Sky News, PM Agenda

  • Transcript, E&OE
Subjects: Indonesia-Australia Comprehensive Economic Partnership Agreement; Penalty Rates; Newspoll.
27 February 2017

DAVID SPEERS: Withme now is the Trade Minister Steve Ciobo. Thank you very much for joining us.

STEVEN CIOBO: Goodto be with you.

DAVID SPEERS: Sowhat sort of impact will the measures announced on the weekend actually have onjobs in Australia?

STEVEN CIOBO: It'sa beneficial impact. The fact is it will make Australian sugar exports morecompetitive. It will also mean that we are able to get more cattle intoIndonesia, which is of course also going to help boost our export trade aroundthat. So both of these measures will see increased Australian exports and thatis going to be good for Aussie jobs.

DAVID SPEERS: Thesugar tariff comes down from eight to five per cent is that really a big deal?

STEVEN CIOBO: Lookit really is because one of the biggest competitors for Australia is Thailandand Thailand was enjoying five per cent tariff while we were -

DAVID SPEERS: IntoIndonesia.

STEVEN CIOBO: Correctinto Indonesia, while we were paying an eight per cent tariff and we'veactually been seeing over the past several years slippage, in terms of thetotal volumes of sugar that we are selling, into Indonesia. Securing thisoutcome was one of my prime objectives in my discussions with Indonesia's TradeMinister and so it is a really good outcome. It is going to make a bigdifference especially with those in Northern Australia around Innisfail, Mackayand all those regions.

DAVID SPEERS: Nowin return we're going to drop tariffs on herbicides -

STEVEN CIOBO: Pesticides.

DAVID SPEERS: Andpesticides. Why do we have them still in place?

STEVEN CIOBO: Wellwe still have, of course, relatively modest tariffs in place across many goods.

DAVID SPEERS: Whyis that?

STEVEN CIOBO: Butwe reduce -

DAVID SPEERS: Wellon these ones.

STEVEN CIOBO: Wellit's advent of history. Well look it is historical. But the point is we are pulling that forward. We will reduce itto zero. From five per cent down to zero. We don't really manufacture much interms of herbicides and pesticides. So it also just means that that will becheaper for Australian households.

DAVID SPEERS: Sowhat more needs to be done when you're negotiating this free trade deal? Youwant to get it done by the end of the year with Indonesia.

STEVEN CIOBO: Yes.

DAVID SPEERS: Theyhave a few priorities. They want better access for their paper, their palm oil.Are you going to move on those fronts?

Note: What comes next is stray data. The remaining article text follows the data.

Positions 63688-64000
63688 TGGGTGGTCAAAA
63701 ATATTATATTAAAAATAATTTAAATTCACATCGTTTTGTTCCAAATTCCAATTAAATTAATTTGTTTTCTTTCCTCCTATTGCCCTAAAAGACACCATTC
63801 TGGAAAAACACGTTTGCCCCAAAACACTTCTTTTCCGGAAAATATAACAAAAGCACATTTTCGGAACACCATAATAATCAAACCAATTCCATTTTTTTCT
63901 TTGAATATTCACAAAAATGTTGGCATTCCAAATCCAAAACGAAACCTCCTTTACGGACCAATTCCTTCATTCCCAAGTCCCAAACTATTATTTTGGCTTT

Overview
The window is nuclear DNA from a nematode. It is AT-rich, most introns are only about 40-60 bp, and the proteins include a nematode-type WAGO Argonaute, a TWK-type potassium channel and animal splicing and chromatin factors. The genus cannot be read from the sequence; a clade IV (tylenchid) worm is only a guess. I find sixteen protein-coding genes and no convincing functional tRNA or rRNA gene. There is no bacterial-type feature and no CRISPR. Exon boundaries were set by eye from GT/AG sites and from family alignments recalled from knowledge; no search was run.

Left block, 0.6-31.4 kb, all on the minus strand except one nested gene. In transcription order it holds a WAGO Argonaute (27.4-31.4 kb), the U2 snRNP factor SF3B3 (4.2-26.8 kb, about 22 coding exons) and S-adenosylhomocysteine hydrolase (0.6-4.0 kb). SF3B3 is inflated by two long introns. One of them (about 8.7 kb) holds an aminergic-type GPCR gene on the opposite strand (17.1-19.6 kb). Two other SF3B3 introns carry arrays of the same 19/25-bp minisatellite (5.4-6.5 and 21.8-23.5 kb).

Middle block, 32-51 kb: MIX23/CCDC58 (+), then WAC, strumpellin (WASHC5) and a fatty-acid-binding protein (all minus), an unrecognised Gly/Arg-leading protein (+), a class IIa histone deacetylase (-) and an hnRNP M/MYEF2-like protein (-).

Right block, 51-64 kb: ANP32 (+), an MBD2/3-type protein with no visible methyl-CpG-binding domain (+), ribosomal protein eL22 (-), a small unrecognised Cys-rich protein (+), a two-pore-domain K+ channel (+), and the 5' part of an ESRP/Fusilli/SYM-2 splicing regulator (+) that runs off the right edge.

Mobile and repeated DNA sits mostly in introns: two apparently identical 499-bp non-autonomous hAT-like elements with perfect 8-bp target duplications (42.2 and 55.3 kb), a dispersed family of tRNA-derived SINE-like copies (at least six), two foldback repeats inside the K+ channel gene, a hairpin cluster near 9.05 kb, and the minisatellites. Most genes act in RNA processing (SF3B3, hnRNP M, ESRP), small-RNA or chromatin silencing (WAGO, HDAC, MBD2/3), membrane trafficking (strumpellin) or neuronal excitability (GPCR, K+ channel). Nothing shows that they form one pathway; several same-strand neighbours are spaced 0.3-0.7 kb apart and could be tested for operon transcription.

STEVEN CIOBO: Wellpaper is not something they're seeking a specific outcome on. We had anAnti-Dumping Commission recently that found that they were dumping A4 paperinto the Australian market.

DAVID SPEERS: Indonesiawas?

STEVEN CIOBO: Correct.That is what the ADC, the Anti-Dumping Commission found. And that's independentof government. The Anti-Dumping Commission is not an – it's an agency ofgovernment, but it is not something that we control. So that's at arm's lengthto us. They obviously just raise their concerns about that decision.

DAVID SPEERS: Soyou can't do anything about that?

STEVEN CIOBO: Notdirectly, no, because it's an independent agency that has taken that decision.On palm oil my understanding is that there is only one palm oil refinery inAustralia. There is not a regulatory barrier per say to bringing palm oil in.There is just that there is only one customer. And they make decisions,obviously as a commercial business, about where they buy their palm oil fromand so on.

DAVID SPEERS: Soas a Government again there's nothing you can do?

STEVEN CIOBO: No.As I said there are no real barriers to trade. I mean look, I think it's abroader issue-

DAVID SPEERS: Sowhat else do they want?

STEVEN CIOBO: Wellit's a lot more than that. I mean the broader issue is that we want this to bea comprehensive, trade, services, and investment agreement. It's one that isgoing to underpin our relationship with Indonesia going forward. This will helpmaterially change it. There our 13th largest -

DAVID SPEERS: Thisall sounds great but what I am getting to is what practically is standing inthe way of better trade right now?

STEVEN CIOBO: Wellwe have got to work through the deal. I mean -

DAVID SPEERS: Isthere anything you can offer them as a government? Nothing on paper, nothing on-

STEVEN CIOBO: Thereare thousands and thousands of items. I mean there are thousands and thousandsof items. There's all issues around investment and thresholds of investment.There's all services; whether we allow recognition of architects both ways;doctors; I mean there are so many different examples.

DAVID SPEERS: Wouldyou be willing to do that - recognise their doctors in Australia?

STEVEN CIOBO: Ican understand why you might want to delve right into the granular details.

DAVID SPEERS: Iam just after something that you're willing to give them as part of this tradedeal. Would Indonesian doctors be able to practise in Australia?

STEVEN CIOBO: Wewant to get - and this is what a negotiation is - we want to get a good outcomefor Australia. What I am focused on is a good outcome for Australia. WhatIndonesia is focused on is a good outcome for them.

DAVID SPEERS: Whatdoes that mean?

STEVEN CIOBO: Wellfor us it means improved market access to Indonesia. It means reducing tariffsso Australian exports are more competitive. It means that we have better accessto -